Kevin Lin, Biochemistry and Molecular Biology
Association between Parenting Goals and Parenting Practices among Chinese Immigrants
Faculty Mentor: Dr. Charissa Cheah
Culture plays a significant role in shaping parental values regarding desirable and undesirable long-term socializations goals and child behaviors, as well as optimal parenting practices. However, there is limited research on Chinese American parents’ long-term parenting goals for their children’s development and their parenting practices. Thus, the present study aims to examine: (I) the major themes and the content of the long-term parenting goals for their preschool children reported by immigrant Chinese mothers, (2) mothers’ endorsement of Chinese indigenous parenting practices, (3) and the associations between the parenting goals and parenting practices of these mothers. Seventy immigrant Chinese mothers will be interviewed regarding their long-term socialization goals and asked to complete questionnaires about their parenting practices. The findings from this study will enhance our understanding of how these mothers achieve their long-term socialization goals for their children in the U.S. and contribute to our promotion of the successful development of these families.
How did you find your mentor for this project?
I volunteered in Dr. Cheah’s Psychology child development research lab since my sophomore year. She’s the perfect mentor for my project.
How did you know this was the project you wanted to do?
I volunteered in the lab for the past two years. I really enjoy working in the lab. Then when this opportunity came, I knew right away this is something I want to research.
How much time do you put into it?
It is really hard to say exactly how much time I put into this project. I started in the summer doing background research and reading journals. Then as the semester starts, I’ll probably have to spend 8-10 hours per week. I’ll put in as much time as needed to finish this project.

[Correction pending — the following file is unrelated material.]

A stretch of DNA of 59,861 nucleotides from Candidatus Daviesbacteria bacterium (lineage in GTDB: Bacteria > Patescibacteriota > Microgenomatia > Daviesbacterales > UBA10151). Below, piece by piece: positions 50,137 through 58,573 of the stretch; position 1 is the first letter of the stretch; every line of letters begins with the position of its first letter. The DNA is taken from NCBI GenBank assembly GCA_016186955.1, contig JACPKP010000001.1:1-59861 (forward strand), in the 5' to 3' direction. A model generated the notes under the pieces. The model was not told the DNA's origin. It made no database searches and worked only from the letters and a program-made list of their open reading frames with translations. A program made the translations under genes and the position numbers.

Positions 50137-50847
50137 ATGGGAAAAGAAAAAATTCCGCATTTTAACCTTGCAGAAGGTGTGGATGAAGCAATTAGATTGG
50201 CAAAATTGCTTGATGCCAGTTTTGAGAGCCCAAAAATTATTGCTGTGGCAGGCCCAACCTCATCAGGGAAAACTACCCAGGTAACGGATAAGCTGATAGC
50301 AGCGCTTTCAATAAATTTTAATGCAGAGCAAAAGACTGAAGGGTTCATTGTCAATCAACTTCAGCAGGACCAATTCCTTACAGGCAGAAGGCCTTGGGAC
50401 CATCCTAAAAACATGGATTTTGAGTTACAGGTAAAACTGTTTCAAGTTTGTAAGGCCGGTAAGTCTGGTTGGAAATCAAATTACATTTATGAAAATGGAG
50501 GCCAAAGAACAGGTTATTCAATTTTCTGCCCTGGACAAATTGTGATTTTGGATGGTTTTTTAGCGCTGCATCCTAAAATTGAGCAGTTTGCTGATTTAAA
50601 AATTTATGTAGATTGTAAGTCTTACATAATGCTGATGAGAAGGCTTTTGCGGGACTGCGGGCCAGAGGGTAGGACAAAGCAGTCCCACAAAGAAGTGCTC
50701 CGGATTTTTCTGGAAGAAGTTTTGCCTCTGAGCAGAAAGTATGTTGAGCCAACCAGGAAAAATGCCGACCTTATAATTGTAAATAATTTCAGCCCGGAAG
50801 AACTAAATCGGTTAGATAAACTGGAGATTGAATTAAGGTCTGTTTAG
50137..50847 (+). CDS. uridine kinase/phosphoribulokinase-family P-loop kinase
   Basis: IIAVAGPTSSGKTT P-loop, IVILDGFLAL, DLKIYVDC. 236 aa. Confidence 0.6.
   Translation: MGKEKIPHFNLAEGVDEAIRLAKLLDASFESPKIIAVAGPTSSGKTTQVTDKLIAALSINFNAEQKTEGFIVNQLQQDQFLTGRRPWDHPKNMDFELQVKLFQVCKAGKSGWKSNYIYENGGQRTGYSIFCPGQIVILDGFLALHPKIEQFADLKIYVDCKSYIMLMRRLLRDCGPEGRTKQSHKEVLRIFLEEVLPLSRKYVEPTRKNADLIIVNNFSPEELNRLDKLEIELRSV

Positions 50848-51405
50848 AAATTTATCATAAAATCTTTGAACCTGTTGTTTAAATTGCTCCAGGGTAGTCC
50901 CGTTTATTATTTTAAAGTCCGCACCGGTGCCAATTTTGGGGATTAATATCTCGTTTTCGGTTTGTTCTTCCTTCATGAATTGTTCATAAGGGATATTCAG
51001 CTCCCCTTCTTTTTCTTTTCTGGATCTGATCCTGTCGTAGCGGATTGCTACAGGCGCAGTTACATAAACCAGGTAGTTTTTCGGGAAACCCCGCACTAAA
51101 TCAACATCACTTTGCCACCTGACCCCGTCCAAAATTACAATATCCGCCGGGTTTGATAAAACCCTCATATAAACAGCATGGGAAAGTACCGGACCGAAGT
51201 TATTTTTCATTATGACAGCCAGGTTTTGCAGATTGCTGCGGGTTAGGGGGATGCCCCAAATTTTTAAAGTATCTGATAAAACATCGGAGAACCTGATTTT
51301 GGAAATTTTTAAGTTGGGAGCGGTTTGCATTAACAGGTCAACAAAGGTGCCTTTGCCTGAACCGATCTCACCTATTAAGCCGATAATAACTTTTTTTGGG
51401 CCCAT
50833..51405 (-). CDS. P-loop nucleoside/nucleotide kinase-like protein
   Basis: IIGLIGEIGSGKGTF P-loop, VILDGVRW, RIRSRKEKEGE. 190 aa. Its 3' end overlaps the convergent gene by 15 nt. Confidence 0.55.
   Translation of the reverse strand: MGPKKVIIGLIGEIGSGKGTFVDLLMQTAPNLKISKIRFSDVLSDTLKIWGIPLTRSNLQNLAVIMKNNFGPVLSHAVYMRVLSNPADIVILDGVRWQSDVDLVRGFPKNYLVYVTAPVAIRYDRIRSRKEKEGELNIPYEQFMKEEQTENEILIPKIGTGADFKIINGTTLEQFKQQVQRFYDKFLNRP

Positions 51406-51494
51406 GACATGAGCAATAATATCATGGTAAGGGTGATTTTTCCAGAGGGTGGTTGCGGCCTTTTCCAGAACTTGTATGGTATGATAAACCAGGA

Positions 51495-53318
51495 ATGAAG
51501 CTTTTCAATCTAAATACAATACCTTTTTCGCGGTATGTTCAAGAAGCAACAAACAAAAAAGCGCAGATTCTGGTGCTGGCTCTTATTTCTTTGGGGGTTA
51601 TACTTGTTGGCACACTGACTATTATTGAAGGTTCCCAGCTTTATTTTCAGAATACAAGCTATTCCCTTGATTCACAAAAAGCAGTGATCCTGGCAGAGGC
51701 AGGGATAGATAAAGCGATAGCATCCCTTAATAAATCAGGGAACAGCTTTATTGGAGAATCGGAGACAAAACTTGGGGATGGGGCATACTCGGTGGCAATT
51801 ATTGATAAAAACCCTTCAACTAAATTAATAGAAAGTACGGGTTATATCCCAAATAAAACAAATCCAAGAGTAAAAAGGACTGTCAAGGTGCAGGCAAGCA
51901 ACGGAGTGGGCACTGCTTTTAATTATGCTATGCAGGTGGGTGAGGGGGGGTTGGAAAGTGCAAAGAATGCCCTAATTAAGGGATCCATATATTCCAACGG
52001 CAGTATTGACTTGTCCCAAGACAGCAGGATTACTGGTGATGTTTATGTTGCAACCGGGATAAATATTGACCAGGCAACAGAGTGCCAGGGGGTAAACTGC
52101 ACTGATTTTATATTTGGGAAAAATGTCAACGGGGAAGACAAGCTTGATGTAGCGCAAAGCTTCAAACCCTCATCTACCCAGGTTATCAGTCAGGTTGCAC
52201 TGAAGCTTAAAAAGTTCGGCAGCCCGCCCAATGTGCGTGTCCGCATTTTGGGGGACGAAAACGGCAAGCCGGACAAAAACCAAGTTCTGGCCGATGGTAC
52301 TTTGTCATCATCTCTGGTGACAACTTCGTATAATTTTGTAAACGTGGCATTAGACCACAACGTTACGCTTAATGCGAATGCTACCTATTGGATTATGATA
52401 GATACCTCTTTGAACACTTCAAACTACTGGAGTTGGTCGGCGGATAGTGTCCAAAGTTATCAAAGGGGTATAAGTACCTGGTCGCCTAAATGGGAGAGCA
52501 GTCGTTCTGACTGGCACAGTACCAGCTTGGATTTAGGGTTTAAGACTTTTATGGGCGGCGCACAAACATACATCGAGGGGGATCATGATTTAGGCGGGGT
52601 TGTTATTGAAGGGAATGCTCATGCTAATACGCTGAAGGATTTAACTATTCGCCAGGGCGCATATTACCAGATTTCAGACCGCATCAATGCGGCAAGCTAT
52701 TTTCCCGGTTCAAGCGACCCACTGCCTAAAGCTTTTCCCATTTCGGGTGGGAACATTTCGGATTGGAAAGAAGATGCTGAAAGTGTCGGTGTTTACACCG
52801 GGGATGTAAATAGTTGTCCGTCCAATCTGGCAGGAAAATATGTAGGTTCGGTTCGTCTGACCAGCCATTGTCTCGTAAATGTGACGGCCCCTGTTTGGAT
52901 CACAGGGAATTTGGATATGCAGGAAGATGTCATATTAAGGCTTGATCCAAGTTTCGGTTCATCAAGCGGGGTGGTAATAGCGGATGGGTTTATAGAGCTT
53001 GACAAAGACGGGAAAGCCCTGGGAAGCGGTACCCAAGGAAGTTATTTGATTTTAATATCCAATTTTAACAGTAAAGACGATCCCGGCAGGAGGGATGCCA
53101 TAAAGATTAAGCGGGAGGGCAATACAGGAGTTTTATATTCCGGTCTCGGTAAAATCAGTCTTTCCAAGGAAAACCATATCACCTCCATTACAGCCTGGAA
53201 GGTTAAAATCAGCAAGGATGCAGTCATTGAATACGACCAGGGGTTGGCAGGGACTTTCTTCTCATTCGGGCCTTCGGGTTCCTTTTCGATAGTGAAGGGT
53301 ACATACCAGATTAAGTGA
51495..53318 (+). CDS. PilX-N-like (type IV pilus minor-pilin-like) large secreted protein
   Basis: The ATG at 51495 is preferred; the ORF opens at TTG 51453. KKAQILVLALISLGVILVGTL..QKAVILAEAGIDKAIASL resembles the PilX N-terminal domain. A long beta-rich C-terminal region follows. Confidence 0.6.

How did you hear about the Undergraduate Research Award program?
Dr. Cheah mentioned the URA program and encouraged me to apply
What academic background did you have before you started?
I took some psychology courses and also volunteered in the Child Development Lab.
Was the application difficult to do?
The application itself is not really difficult to do; you just need to give yourself enough time and start early. This application is a little different than other applications I have done in the past. You really need to know what your research is about.
How much did your mentor help you with this?
She helped me a lot; especially during the application process. She went through the project with me and providing tips and suggestions along the way. She also edited my application before final submission.
What is your advice to other students about getting involved in research?
I think everyone should apply for it if you can. This is a great opportunity and awesome experience to do a project on your own. Make sure you pick a topic that really interests you and go for it.
What are your career goals?
At this point I would like to go to Pharmacy School and become a pharmacis in the near future.
What has been the hardest part about your research?
The hardest part has to be the time management. This project requires me to put a lot of time in and I have to balance it with classes, jobs, and clubs.
How does your research relate to your work in other classes?
Some of the psychology courses I took before provided background information on my project.